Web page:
Community reacts to Greenville Public School policy for whooping cough

Posted at 4:56 PM, Feb 06, 2015

GREENVILLE, Mich. – After a Greenville High School student was confirmed to have whooping cough, Greenville Public Schools took the Mid Michigan District Health Department’s recommendation and adopted a new policy.

As of Wednesday, any unvaccinated high school student must stay home for 20 days—the incubation period of the disease—or get their complete round of whooping cough, or pertussis, vaccinations. GHS Principal Jeff Wright said, "They want all students to do well academically, and that staff and families are working together to provide educational supports for all of (their) students."

Michigan is in the midst a whooping cough epidemic, according to MMDHD Health Officer Marcus Cheatham.   He said the disease is “clustering where there are a lot of unvaccinated people.”

In 2014, there were 1,300 cases statewide, Cheatham said. As of 2015, data shows 64 whooping cough cases in Michigan, including two cases in Montcalm County.

Friday afternoon GHS parents told FOX 17 the school was offering the vaccine at the high school.

“When my kids were little and a vaccination was required, I mean it was not a second thought; it was just something that you do to protect them,” said Michele Crawford, mother of GHS student.

Crawford’s daughter, Lauren, is a GHS freshman who had to stay home Thursday and Friday because of GPS’ new policy. Crawford realized her daughter needed one more round of the six required whooping cough vaccinations, and rushed out of work to bring her to school to get the shot.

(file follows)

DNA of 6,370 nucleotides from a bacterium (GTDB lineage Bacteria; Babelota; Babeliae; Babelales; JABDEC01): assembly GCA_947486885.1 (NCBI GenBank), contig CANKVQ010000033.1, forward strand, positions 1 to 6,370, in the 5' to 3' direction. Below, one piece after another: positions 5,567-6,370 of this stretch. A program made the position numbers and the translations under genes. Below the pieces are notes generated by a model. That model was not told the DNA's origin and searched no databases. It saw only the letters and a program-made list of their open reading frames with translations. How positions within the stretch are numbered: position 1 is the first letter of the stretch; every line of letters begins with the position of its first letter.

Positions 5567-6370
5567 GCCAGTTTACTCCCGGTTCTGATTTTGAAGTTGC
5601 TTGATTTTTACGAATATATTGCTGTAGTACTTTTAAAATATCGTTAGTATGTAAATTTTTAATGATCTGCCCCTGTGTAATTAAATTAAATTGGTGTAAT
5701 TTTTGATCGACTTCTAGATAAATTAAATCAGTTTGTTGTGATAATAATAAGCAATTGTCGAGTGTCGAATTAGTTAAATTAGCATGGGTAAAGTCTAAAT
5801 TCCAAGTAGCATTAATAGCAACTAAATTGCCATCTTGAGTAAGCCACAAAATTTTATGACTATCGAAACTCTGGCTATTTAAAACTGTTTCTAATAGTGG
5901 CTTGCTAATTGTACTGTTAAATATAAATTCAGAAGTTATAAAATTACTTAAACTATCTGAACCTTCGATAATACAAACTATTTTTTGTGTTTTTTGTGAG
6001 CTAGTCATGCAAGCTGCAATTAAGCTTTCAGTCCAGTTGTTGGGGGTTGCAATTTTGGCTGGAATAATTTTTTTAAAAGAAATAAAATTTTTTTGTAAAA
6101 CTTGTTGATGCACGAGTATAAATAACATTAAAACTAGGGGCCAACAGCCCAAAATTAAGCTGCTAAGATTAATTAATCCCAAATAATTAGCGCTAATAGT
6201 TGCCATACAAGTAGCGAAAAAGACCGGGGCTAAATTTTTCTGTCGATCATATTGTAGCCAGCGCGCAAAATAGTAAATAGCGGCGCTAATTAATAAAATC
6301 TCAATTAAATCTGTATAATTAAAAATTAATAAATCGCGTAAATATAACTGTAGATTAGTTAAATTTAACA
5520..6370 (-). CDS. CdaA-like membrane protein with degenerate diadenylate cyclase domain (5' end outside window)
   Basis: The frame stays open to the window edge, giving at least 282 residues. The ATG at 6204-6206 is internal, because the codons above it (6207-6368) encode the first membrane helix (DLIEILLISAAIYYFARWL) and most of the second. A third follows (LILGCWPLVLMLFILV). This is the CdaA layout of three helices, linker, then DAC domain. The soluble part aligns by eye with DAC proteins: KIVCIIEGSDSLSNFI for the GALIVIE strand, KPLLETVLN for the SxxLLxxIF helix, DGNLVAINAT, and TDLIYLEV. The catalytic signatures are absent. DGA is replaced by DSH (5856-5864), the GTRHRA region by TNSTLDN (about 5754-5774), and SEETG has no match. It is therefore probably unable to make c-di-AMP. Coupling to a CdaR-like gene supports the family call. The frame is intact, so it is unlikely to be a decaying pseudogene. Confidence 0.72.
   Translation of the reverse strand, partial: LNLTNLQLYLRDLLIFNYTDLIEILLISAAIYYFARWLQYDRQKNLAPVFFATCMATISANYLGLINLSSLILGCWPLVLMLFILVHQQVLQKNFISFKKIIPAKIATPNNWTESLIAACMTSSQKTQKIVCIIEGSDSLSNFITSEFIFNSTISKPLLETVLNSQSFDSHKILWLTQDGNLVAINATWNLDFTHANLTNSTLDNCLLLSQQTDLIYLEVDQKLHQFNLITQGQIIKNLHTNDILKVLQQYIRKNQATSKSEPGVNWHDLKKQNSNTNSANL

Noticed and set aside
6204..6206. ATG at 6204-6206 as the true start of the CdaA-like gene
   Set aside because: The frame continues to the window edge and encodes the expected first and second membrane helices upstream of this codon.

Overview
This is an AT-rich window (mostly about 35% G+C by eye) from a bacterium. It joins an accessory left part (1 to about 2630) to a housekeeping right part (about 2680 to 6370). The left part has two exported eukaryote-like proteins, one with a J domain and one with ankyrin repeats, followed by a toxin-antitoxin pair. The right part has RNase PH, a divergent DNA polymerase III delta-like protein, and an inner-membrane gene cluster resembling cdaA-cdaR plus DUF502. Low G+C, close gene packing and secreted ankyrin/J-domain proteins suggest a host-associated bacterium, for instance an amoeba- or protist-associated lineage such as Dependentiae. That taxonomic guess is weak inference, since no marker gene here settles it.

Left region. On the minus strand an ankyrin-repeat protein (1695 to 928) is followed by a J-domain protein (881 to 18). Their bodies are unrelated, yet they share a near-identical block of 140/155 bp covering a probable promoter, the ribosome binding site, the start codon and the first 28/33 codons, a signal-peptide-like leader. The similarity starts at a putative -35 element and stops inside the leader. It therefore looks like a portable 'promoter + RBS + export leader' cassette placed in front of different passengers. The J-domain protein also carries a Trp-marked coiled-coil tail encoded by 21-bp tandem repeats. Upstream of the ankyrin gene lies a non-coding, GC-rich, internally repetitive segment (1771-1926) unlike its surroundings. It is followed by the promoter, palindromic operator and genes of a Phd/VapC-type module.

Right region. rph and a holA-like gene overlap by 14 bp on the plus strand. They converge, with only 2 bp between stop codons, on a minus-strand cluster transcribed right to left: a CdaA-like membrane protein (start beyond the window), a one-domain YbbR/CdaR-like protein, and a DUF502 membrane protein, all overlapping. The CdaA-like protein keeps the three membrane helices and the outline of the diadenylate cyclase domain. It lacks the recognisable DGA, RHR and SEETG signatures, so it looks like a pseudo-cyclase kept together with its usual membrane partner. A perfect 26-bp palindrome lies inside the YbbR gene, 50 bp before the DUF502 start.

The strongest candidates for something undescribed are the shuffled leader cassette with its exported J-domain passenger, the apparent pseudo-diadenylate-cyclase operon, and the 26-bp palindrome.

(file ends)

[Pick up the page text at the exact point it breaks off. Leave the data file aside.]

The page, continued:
Crawford agrees with the school’s decision.

“I didn’t want her missing 20 days of school,” said Crawford. “I think it’s a good idea to have them vaccinated just because you don’t know what’s out there, especially with people coming in and bringing in diseases.”

Cheatham said whooping cough can have mild to severe side-effects, and kills two out of 100 infants.

“That’s why you want to have the older siblings all vaccinated, to protect that young infant,” said Cheatham.

Cheatham said the vaccine is more than 90-percent effective, but believes in parents’ choice to not vaccinate, only if those parents are proactive in other ways.

“It should be a matter of choice, but a choice that’s made seriously with real information, and then parents deciding to do something else that can help break that chain of transmission and keep people safe,” said Cheatham.

FOX 17 also reached out to several parents who choose to not vaccinate their children, but for various reasons they were unable to comment.

For more information on the pertussis or whooping cough vaccinations, contact your local health department.